Suwon Lee & Małgorzata Widomska in 'Window Shopper', curated by Elaine ML Tam
7 July – 9 September 2023
Photos by Mark Bage Not Studio
Window shopper Suwon Lee and Małgorzata Widomska
Kravitz Contemporary x Death of Man are pleased to present Window shopper, a two-person exhibition featuring works by artists Suwon Lee and Małgorzata Widomska. The exhibition takes its title from a suite of formal qualities that the artworks share, but most importantly, the recurrence of the window as a literal and metaphorical device that shapes the virtual act of seeing. Emphasising the tension and idle associated with the figure of the window shopper, the artist pairing questions the seamlessness of vision and the forbiddance of touch: what does it mean to behold but not to hold, a safe distance or mournful separation? The experience of the window shopper is not jubilation in the strictest sense. Sure enough, there is sustained beguilement about that which is beyond the window: a world of appearances hemmed in by a transparent threshold. For above all, the window separates looking from possession and there- upon dramatizes longing. An ouroboric desire here affirms and re-affirms itself; it is precisely the not-having that creates wanting anew. Such is the trial and delight of the window shopper – to entertain this irrational form of thwarted desire through seemingly benign enjoyment. That people smash glass in protestation is no accidental gesture, it disrupts the harmony of illusion and is thus the perfected sign of the disillusioned.
Window shopper draws together photography and abstract painting for their respective abilities to speak to the personal-cultural through retinal pleasure. In casting the viewer of art as a window shopper, the exhibition calls to attention both their situatedness and condition of passionate detachment. Through Lee’s viewfinder we are provided with alternative views onto South American cities which she refers to as ‘anti-clichés’. These depictions are a bid for life against the reduction of these locations to their touristic landmarks, or flattening by their ranking status as ‘the most dangerous city in the world’. Cradled by their horizon lines are vast urban sprawls peopled by light, a sense of immensity in relief that cedes none of its power to postcard-genericism.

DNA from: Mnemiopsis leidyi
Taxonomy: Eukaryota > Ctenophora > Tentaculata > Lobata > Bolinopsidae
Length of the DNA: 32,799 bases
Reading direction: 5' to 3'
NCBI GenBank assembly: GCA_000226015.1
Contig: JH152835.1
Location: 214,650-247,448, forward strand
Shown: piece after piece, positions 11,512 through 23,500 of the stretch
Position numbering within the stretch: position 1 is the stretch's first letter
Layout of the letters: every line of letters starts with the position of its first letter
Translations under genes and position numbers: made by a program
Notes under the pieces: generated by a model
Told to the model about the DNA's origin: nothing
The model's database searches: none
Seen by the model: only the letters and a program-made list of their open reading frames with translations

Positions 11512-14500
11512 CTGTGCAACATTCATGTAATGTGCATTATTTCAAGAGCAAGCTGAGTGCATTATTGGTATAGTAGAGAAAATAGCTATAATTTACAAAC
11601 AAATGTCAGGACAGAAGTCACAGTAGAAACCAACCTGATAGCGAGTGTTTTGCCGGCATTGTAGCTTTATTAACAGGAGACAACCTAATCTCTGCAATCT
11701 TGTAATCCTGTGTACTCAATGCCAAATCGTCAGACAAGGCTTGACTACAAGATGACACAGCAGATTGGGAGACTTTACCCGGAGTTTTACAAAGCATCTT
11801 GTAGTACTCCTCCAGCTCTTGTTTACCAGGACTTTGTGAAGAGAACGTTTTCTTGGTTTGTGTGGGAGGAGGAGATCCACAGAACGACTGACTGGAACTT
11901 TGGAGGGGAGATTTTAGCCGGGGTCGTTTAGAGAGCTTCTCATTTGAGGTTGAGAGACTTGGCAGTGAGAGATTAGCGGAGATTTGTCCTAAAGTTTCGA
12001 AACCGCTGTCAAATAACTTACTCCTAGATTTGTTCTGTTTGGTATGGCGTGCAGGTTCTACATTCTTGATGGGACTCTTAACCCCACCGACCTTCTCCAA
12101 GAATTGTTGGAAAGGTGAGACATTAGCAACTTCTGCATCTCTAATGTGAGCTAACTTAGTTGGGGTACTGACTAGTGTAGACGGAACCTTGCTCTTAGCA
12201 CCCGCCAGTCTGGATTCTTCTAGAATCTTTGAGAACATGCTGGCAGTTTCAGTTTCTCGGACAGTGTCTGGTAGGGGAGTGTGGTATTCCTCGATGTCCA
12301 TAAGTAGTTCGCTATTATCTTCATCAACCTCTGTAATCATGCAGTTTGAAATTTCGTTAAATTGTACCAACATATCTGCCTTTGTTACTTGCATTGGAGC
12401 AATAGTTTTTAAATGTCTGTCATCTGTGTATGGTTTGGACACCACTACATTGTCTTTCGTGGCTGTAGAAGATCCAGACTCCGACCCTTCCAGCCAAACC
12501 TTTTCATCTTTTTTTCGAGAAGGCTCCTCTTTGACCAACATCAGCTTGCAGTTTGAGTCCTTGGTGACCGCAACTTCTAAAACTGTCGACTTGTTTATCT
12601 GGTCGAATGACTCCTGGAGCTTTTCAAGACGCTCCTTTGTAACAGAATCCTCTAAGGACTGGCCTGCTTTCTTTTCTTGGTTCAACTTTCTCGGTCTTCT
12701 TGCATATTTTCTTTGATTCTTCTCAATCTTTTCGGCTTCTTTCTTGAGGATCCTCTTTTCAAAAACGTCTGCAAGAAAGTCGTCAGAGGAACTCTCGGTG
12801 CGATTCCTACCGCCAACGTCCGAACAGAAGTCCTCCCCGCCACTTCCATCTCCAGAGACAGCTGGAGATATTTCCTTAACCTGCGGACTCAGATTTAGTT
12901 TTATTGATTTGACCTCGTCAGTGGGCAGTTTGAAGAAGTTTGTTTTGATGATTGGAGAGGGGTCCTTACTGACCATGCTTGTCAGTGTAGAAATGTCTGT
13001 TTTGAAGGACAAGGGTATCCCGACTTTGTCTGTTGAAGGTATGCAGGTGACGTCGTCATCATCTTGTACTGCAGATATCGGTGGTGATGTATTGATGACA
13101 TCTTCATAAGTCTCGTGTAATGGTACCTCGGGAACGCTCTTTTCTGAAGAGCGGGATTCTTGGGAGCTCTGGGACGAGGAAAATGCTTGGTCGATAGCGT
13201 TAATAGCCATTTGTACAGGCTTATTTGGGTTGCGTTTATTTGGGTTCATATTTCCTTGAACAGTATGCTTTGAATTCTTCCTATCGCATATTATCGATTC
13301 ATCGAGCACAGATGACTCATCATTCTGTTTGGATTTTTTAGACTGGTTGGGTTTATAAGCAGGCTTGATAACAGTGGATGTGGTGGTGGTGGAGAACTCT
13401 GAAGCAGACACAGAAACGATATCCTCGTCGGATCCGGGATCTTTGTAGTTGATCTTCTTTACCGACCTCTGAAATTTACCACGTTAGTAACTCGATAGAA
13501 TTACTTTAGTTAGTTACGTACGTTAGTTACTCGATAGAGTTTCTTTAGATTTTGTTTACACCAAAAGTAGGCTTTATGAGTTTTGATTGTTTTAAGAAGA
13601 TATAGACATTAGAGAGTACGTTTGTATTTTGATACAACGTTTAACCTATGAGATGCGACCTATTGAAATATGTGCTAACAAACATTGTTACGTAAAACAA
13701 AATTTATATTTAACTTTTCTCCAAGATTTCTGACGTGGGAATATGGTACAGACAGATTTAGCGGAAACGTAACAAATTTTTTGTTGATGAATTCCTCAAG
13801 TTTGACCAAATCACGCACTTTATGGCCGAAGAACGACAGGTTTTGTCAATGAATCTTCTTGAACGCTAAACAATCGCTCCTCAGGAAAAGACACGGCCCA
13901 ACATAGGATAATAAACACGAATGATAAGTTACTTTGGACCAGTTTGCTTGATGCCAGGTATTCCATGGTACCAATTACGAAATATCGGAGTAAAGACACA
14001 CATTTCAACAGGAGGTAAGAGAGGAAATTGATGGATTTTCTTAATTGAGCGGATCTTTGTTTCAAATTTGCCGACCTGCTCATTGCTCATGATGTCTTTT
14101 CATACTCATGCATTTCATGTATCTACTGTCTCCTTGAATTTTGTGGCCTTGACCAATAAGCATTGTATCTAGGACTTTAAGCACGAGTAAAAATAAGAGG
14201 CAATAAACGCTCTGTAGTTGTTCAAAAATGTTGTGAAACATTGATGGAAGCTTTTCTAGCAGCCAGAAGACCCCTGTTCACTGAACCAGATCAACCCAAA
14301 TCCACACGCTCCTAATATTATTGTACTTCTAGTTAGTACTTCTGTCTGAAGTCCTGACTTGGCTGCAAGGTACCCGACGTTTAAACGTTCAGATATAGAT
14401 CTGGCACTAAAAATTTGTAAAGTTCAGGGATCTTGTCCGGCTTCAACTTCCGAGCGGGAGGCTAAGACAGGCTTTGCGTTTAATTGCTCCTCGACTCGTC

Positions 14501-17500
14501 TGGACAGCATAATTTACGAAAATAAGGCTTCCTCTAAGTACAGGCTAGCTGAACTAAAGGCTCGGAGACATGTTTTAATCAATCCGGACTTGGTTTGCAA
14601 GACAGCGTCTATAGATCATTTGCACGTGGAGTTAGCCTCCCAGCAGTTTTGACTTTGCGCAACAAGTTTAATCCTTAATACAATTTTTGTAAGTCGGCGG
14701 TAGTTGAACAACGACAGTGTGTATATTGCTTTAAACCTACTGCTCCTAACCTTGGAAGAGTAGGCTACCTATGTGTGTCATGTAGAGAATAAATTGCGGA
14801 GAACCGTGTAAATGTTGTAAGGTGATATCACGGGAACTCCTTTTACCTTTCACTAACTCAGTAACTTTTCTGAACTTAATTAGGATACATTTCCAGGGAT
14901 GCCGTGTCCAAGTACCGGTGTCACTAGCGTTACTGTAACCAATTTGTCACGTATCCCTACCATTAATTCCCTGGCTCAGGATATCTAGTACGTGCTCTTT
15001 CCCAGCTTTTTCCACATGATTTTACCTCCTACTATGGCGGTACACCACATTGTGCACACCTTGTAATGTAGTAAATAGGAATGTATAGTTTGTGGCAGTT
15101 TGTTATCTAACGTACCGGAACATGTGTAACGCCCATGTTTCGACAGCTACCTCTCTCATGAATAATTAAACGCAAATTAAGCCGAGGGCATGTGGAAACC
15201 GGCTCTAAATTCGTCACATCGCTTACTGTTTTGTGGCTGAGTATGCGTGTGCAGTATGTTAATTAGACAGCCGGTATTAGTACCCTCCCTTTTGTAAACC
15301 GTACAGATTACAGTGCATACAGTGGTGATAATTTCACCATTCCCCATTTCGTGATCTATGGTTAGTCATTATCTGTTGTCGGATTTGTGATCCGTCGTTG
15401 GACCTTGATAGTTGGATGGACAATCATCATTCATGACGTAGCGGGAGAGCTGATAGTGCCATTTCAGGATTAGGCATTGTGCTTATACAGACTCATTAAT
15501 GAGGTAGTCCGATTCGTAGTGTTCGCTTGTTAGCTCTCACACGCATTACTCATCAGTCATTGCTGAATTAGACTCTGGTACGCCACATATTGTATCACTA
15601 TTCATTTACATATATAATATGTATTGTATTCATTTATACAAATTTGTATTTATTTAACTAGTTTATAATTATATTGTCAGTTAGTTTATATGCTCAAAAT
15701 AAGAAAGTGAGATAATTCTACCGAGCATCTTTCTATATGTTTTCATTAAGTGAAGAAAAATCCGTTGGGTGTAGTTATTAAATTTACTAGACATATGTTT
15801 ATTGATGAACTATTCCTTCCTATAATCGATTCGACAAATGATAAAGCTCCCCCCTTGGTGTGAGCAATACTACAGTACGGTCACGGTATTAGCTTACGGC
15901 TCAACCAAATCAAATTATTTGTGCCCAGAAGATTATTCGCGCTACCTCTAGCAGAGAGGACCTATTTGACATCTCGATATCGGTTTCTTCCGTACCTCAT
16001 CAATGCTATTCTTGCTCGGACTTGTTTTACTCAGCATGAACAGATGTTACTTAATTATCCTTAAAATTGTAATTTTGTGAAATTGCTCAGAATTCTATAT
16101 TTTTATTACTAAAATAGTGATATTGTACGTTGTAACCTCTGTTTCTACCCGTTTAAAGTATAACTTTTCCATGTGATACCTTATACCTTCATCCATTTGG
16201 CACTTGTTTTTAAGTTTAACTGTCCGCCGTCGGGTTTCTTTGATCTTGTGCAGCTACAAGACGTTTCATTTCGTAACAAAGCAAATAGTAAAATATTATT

In Widomska’s work, the canvas stretcher is often echoed in the composition of a painting; with its uncanny likeness to a window, we segue through a portal into the artist’s remote, intimate memories. Adumbrate quadrangles offer a resting place for primary experience, a snapshot wherein a specific personage, moment or place finds expression in abstract form. Within their parsimonious palettes, only the soft intrusion of a sputtered detail – a broadly scraped stroke or fortified splash – draws the viewer back to the surface for a breath.
The world of appearances shrinks like clingfilm, the window’s edges crispate in a heady rush, a fast withdrawal. After all is lost, it is the lone sentiment registered by light or paint that remains with bullish insistence – be it the foreclosure of memory to the melodrama of a hue, or a record of haze so loyal it is almost tangible. That we are unable to fully grasp it is a mode of protection: protection from the overwhelming richness of an experience that cannot be regained after the fact, and as such is best handed over to beauty. After an afternoon lost in the annals of time, our listless window gazer retires back home, their purchase still firm on gleaming impressions, the dissolute self reflected in glass.
Elaine M.L. Tam
Kravitz Contemporary x Death of Man Private View: 6-9pm Thursday 6th July Dates: 7th August - 9th September (Wed-Sat 12-6pm)
Closed August 5-10 for summer holidays & August 25-28th bank holiday weekend Galleries: Kravitz Contemporary (London) x Death of Man (Warsaw) Address: 17 Soho Square, London W1D 3QJ Links: kravitz-contemporary.com, @kravitzcontemporary & @smiercczlowieka
Artists: Suwon Lee [Venezuela/South Korea] & @magorzata_widomska [Poland]